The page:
Christopher Keefe of Nixon Peabody. Christopher Keefe of Nixon Peabody (Courtesy photo)

Here’s how Christopher Keefe, the newly appointed head of Nixon Peabody’s corporate practice, describes last year’s M&A market: “Imagine you have a really nice car, and you are driving down the road, and there is enough space for everyone. Then you pull over to get gas, and you fill up with rocket fuel and get back on the road,” he said. “That was 2018.”

There’s no doubt 2018 was a good year for M&A, with deal values surging past $3.6 trillion for the year, the highest mark in a decade, according to Pitchbook.

This year hasn’t started out quite as hot, at least for most. But Keefe said that, while it may not keep pace with 2018, M&A is still strong, and he expects his practice to grow. “2019 is off to a great start but without the rocket fuel,” he said. “This more of a normalized environment.”

Keefe said he felt that uncertainty over markets has led to a slower pace than last year.

“We like to price things by what we see, and right now we really can’t,” Keefe said. That might not affect deal prices in the short term, he said, but could have more long-term effects, depending on tariffs and trade moves, interest rate pressures and the potential for a recession.

“There are some troubling signals and not much evidence that there is the political will or temperament to come to consensus on policy,” Keefe said. Still, he said, “I’m optimistic that dealmakers will continue to enjoy a good environment in the near future, even after accounting for challenges brought about by market uncertainty. We’re focused on helping our clients achieve their goals regardless of changing conditions.”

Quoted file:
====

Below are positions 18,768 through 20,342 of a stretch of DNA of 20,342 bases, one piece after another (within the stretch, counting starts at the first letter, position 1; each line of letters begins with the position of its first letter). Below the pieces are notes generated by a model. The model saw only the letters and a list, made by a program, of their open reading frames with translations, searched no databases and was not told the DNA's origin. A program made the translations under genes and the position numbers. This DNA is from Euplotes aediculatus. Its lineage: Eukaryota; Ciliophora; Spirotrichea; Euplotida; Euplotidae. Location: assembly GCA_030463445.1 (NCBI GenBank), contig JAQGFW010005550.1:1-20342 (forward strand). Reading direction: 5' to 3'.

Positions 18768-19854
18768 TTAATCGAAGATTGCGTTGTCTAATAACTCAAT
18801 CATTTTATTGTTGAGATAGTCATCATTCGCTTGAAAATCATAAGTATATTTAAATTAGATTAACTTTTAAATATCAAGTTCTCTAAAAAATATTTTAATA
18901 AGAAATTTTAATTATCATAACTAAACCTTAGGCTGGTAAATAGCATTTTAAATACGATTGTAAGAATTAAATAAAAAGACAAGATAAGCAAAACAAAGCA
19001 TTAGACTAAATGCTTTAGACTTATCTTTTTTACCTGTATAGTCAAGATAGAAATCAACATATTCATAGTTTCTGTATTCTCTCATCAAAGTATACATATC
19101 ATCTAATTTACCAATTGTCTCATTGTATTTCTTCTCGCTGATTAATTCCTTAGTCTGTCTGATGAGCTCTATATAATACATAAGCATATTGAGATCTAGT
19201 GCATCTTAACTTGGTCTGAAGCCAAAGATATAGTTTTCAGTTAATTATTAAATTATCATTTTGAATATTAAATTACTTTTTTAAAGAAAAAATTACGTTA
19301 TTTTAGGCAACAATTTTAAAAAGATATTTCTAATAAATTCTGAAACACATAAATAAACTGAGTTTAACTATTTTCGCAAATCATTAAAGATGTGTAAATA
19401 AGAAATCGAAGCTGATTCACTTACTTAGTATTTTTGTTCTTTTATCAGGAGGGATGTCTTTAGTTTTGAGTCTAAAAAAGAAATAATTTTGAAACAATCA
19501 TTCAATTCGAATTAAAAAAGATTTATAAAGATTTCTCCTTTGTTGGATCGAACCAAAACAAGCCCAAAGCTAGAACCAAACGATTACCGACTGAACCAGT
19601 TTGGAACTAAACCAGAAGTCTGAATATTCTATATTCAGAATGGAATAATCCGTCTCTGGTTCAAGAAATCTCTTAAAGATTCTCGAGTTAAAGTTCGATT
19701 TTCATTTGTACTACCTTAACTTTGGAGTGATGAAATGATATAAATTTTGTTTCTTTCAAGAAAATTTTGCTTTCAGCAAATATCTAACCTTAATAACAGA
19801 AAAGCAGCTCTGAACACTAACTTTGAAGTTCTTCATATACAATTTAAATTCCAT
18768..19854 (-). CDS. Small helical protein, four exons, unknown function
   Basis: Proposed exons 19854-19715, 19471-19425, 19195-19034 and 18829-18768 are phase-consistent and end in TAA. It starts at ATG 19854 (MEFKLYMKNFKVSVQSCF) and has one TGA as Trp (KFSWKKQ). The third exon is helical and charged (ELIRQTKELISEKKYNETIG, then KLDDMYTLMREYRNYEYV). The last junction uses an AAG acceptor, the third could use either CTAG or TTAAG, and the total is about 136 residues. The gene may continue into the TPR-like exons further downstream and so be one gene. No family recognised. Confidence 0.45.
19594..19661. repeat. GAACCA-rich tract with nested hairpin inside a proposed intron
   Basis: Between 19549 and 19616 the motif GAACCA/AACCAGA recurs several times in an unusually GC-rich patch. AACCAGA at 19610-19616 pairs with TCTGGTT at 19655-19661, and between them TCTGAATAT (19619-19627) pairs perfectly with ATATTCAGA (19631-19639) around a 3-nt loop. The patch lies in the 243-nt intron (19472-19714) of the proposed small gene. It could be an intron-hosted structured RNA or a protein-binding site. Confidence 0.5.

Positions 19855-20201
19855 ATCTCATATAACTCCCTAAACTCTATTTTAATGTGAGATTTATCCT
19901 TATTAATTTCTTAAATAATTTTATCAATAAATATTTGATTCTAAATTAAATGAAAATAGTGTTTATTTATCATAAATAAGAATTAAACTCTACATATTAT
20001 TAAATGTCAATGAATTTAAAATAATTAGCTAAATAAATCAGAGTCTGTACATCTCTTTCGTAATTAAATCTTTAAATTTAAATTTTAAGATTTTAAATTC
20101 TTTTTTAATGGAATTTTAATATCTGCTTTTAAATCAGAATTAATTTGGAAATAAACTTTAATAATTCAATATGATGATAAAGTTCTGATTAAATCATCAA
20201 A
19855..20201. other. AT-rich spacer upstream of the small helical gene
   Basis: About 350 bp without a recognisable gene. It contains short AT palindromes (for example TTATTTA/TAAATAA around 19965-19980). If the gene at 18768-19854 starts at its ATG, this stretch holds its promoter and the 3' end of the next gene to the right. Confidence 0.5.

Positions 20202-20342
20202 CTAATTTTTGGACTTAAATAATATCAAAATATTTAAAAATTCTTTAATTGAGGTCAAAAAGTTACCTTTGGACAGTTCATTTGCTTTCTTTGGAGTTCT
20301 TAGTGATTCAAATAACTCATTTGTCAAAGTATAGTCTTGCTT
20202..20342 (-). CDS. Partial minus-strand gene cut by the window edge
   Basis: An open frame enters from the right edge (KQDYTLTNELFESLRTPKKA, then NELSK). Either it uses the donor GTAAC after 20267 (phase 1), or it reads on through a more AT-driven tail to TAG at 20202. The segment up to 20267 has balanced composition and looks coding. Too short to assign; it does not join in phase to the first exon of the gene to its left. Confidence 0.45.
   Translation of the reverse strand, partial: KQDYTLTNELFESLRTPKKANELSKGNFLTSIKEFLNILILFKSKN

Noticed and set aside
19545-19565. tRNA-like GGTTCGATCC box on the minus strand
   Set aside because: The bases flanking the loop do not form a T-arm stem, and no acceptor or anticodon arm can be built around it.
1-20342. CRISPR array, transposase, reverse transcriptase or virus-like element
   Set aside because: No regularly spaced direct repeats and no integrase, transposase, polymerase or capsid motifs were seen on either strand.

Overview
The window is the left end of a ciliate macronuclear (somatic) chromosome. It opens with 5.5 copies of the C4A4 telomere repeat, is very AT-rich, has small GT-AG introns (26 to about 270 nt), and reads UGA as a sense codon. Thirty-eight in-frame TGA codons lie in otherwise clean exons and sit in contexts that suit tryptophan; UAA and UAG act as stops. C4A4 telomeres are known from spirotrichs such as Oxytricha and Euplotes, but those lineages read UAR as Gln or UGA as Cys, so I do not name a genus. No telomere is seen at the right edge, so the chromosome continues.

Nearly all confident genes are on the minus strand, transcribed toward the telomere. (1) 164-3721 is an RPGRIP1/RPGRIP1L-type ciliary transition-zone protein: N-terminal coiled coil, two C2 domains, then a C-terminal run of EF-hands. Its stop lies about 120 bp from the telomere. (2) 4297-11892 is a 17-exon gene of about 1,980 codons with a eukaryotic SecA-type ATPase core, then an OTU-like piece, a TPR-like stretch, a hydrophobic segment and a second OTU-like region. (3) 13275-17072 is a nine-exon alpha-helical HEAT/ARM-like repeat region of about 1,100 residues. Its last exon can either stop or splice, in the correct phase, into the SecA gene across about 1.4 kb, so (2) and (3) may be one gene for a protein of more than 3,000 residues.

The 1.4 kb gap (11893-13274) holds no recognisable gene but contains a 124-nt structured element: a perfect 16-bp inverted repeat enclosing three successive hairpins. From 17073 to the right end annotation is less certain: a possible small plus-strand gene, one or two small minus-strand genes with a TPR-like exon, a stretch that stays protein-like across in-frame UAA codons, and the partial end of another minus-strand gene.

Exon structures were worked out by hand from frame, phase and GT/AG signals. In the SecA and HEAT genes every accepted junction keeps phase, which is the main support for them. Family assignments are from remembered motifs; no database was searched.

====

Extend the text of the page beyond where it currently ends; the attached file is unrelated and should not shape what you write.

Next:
As for his new management role at the firm, Keefe acknowledged he is younger than his predecessor, David Martland, who has been with Nixon Peabody for over 24 years. He said that the firm CEO and managing partner, Andrew Glincher, has been good about grooming younger partners to take on leadership roles.

“Demographically, Big Law has seen a degree of graying over the past 10 to 15 years,” Keefe said. “Some firms have struggled with leadership viability and development of that next set of leaders. Andrew has been smart about putting younger people in those leadership roles.”

Keefe also offered some thoughts on the Boston legal scene, which has outpaced the national growth average and doesn’t show any signs of slowing down. ALM Intelligence issued a report last year showing a 79% increase in the number of firms present in Boston, as well as the entry of 26 of the largest 250 firms into the market between 2001 and 2017.

“The growth is a function of the commercial interests that have expanded or come online here,” Keefe said. “When I first started in Boston in the 1990s there were a few super-regional players, but not many national firms.” That has clearly changed.

Life sciences, biotech and other tech businesses continue to be engines for Boston’s boom, with venture capital and private equity fueling and taking advantage of the region’s economy. There is more legal business to be had, and growing competition to get it.

Keefe noted that some of the more recent additions to the Boston market have been taking a more aggressive approach when it comes to securing business. In the past, he said, the difficulty of breaking into the market fostered an atmosphere of co-existence. But he said that has changed recently as outside competitors have poured in, and now firms are having to fight more vigorously for business—and to foster new loyalties.

“When I came to Boston in 1997, I didn’t know anybody,” he said. “The one thing I have to say about Boston is that you have to validate your relationship. You need to be somebody’s “guy”. Relationships are important in Boston.”

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